Art: Grandfather Fire, or Tatewari, is honored in all Huichol ceremonies. I attended a Fire Circle last week, and this image came to me the afternoon before the ceremony.
Date: 1/16/2012 3:15:29 AM ( 27 mon ) ... viewed 1107 times
Grandfather Fire by mayah (c)2012
Marking pen and Ink
"Our relationship with Fire is ancient. Fire helped our ancestors in many ways, bringing them warmth, protection, and connection to the heart wisdom that kept life in balance." http://www.sacredfirecommunity.org/sfc/content/history
"The Huichol People of central Mexico still follow the age-old shamanic ways of their ancestors, an unbroken wisdom-bridge stretching back into the Paleolithic.
The 'mara'akame', the shaman, still leads pilgrims on a yearly journey retracing the path of the Gods and Goddesses when they first appeared in this middle world and traveled on sacred pilgrimage to find its center.
The Pilgrimage culminates in a night-long ceremony around 'Tatewari', Grandfather Fire, a meditative retreat during which shamanic ceremony induces a visionary state by which the Huichol People find their lives and the power, the 'kupuri', to follow their heart path to completion."
"Fire or Tai, regarded as the most valuable gift of the gods, is honored in all Huichol ceremonies. The Huichol consider themselves sons and daughters of Tai and 'feed' him cornmeal cakes, beer or tepache and water from sacred springs."
"Tacutsi Aramara, the Goddess of Life, is the Mother Goddess. From her have sprung all life forms; humans, animals and plants. Tacutsi not only gives life to all she nurtures, but teaches a manner of life pleasant to the Gods. Tatewari is Grandfather Fire, instructor of shamans, giver of light, heat, and warmth - imperative for survival. The coral and rattlesnake are his emissaries."
"Serpents are middlemen between men and the spirit world. Rattlesnakes are respected as the tongue of Tatewari, the Fire God."
"The deer holds the intimate role of symbolizing the Huichol people. The character of the Huichol as a group tends to be light, flexible, and humorous. They have avoided open warfare, neither fighting against the Spanish nor for the Mexican government, but have always maintained their traditions and freedoms. They call themselves Wixalika which means prophets or healers."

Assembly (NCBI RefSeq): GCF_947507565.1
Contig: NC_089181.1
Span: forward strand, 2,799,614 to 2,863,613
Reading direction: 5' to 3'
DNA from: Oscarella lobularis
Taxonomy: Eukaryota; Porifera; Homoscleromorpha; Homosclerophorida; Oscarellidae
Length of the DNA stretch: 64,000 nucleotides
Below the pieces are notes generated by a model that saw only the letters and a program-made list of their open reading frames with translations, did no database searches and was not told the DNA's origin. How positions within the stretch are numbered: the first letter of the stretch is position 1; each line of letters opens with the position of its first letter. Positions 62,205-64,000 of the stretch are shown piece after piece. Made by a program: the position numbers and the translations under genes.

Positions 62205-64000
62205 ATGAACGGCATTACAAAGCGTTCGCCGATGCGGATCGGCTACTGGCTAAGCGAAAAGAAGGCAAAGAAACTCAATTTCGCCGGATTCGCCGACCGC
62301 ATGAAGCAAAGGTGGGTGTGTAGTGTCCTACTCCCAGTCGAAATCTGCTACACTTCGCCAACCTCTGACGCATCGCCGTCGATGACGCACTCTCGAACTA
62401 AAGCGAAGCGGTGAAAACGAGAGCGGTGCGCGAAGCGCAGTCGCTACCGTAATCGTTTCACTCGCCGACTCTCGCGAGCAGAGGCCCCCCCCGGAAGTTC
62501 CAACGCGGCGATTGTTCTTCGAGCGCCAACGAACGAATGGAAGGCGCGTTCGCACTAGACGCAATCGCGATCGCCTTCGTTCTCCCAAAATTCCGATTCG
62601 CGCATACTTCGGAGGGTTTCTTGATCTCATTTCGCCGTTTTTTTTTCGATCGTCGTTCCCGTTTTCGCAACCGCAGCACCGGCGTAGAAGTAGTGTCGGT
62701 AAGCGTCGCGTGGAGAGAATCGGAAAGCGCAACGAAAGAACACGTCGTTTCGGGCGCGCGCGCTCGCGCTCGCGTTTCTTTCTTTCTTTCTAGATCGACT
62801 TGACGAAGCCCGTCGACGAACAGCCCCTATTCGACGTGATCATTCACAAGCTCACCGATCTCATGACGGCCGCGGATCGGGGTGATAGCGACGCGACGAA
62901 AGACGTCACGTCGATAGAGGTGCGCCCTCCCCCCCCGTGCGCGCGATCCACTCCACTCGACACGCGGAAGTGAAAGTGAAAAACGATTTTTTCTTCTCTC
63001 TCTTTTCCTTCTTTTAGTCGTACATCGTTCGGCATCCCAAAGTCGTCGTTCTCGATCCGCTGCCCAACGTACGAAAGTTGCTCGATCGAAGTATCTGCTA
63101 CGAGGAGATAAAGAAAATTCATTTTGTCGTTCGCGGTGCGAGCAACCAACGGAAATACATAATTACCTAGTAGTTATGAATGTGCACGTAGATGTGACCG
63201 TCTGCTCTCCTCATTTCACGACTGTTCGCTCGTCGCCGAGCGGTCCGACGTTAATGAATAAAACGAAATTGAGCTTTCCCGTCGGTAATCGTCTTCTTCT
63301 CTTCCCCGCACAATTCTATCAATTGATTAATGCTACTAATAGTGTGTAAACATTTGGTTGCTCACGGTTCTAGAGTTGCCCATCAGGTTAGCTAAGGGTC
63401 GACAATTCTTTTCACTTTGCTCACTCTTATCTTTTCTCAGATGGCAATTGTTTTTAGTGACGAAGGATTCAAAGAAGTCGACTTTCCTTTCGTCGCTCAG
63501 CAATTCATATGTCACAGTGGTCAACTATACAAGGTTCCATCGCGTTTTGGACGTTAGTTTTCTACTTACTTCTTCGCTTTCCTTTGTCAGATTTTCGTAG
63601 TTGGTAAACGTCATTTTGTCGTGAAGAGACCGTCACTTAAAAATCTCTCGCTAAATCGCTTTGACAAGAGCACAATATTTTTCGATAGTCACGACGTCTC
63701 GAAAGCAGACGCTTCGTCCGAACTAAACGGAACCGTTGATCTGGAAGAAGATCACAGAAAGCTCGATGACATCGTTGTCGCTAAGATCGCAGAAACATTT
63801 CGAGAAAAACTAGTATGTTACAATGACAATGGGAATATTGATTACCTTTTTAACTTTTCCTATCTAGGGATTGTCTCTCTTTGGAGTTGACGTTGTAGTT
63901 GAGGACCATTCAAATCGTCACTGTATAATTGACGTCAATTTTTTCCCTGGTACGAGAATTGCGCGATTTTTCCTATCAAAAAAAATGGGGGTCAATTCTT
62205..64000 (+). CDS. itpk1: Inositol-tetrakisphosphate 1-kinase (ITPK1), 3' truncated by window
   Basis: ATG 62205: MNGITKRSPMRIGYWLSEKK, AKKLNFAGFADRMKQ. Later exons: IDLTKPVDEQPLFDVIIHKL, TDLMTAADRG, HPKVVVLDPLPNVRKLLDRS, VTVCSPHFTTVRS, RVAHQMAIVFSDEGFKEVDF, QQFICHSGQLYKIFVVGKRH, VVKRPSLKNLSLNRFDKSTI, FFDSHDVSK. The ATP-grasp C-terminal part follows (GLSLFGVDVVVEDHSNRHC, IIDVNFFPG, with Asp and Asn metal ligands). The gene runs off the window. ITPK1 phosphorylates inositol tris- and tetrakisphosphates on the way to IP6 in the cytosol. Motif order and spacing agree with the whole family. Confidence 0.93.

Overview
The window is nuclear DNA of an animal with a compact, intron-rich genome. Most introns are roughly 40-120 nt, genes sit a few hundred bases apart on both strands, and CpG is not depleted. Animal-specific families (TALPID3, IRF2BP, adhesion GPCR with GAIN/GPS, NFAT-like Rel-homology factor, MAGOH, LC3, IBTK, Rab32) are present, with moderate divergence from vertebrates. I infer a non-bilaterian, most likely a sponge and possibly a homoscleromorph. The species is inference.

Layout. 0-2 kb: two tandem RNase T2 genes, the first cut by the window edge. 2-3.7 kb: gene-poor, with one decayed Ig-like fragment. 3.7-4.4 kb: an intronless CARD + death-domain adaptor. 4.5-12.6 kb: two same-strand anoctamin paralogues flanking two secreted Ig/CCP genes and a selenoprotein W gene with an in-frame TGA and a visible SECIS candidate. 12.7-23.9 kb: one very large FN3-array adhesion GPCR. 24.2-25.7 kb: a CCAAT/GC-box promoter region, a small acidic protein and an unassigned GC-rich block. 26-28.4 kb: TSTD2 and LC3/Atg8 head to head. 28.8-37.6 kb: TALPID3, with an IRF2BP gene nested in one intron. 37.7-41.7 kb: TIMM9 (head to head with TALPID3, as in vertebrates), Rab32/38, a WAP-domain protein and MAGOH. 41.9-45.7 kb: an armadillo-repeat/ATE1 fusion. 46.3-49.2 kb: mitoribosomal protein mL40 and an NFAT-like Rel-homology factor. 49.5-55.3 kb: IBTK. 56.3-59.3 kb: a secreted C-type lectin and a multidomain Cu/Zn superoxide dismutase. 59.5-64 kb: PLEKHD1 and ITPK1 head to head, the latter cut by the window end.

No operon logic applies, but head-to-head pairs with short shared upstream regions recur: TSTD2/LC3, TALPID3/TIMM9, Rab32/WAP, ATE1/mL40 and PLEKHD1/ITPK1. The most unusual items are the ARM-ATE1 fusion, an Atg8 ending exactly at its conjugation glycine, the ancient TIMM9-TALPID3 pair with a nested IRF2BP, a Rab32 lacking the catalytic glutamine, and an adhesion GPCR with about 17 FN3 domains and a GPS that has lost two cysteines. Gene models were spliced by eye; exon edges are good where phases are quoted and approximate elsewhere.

The Peyote cactus is the centerpiece of their sacred ritualism. It is the vehicle by which they obtain their mystical union with the gods. It has been revered for centuries by the Huichol for its curative properties and its ability to 'enlighten' the one who partakes of it.
The Huichol do not have a word which corresponds to what we of the Western tradition have called hallucination. Our definition of the word would be unthinkable for a Huichol who knows nothing of such foolish terms concocted by a paranoid establishment and its 'paid for' psychologists. The flow of sacred imaging through the mind's eye is always present within the individual as can be seen by the various ways of accessing it around the world through shamanic, religious, meditative and various forms of physical manipulation and chemical means. The Huichol have practised this way of seeing beyond the normal physical realm for eons and live in communal balance long before the Europeans arrived with their chains.
The Peyoteròs, as they are called, perform a pilgrimage yearly to obtain the magic cactus from the scorching desert of San Luis Potosi. This sacred place they call Wirikuta or the 'Field of Flowers' is hundreds of miles from their traditional homeland.
The cactus is eaten by young and old alike. With the direction of the shaman and the support of the group, each Peyoterò is free to transcend the limitations of their ordinary sensory perceptions and see with the mind's eye, the heart of the great spirit, the interconnectedness of all things seen and unseen."
More about the Huichol People: http://www.arizonaenergy.org/FireEnergy/huichol_indians.htm
Related Blog: Poem "Fire Circle" http://curezone.com/blogs/fm.asp?i=1897715
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